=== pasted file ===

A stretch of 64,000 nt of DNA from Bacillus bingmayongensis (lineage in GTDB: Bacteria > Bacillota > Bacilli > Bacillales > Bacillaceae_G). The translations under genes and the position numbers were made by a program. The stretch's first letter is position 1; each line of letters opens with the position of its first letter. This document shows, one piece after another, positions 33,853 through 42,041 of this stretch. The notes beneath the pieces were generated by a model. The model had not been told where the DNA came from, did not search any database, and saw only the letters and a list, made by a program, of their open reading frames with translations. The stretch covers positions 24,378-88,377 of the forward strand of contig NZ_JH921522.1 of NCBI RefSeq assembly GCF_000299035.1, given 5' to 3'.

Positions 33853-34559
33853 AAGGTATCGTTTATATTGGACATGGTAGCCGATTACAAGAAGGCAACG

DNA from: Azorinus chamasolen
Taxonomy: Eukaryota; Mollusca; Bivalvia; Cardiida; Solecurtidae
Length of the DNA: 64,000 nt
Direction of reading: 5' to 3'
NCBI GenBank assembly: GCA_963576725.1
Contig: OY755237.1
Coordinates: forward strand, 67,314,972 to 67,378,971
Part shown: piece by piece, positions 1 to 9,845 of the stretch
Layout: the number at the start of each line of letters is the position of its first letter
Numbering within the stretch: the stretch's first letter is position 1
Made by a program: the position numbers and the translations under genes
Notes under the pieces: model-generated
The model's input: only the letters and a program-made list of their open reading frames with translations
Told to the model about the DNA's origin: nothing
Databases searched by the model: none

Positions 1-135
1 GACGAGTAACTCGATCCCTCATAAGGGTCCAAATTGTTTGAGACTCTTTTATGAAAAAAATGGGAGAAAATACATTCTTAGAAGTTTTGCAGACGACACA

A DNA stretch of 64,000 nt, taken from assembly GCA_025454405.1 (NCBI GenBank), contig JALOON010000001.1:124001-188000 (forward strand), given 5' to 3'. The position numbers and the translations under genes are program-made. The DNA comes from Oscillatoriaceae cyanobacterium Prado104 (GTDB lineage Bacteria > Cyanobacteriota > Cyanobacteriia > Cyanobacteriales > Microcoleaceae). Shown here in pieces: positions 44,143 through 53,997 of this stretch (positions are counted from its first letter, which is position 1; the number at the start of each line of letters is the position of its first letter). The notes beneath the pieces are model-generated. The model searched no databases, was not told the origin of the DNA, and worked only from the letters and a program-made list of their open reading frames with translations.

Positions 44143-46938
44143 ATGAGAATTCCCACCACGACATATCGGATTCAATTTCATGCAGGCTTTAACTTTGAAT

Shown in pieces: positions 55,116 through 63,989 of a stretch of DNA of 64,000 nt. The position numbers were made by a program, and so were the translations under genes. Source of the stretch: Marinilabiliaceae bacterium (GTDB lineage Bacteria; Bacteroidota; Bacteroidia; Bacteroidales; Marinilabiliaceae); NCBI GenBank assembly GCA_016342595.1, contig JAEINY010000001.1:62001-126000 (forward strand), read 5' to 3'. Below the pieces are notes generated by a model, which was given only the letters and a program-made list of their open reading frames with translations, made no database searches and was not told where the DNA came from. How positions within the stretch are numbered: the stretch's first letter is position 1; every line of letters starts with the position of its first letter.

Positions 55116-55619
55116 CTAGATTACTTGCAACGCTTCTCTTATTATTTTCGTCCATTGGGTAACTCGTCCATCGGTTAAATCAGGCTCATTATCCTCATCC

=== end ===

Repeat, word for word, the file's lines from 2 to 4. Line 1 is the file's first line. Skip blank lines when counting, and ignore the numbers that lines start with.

Positions 33853-34559
33853 AAGGTATCGTTTATATTGGACATGGTAGCCGATTACAAGAAGGCAACG

DNA from: Azorinus chamasolen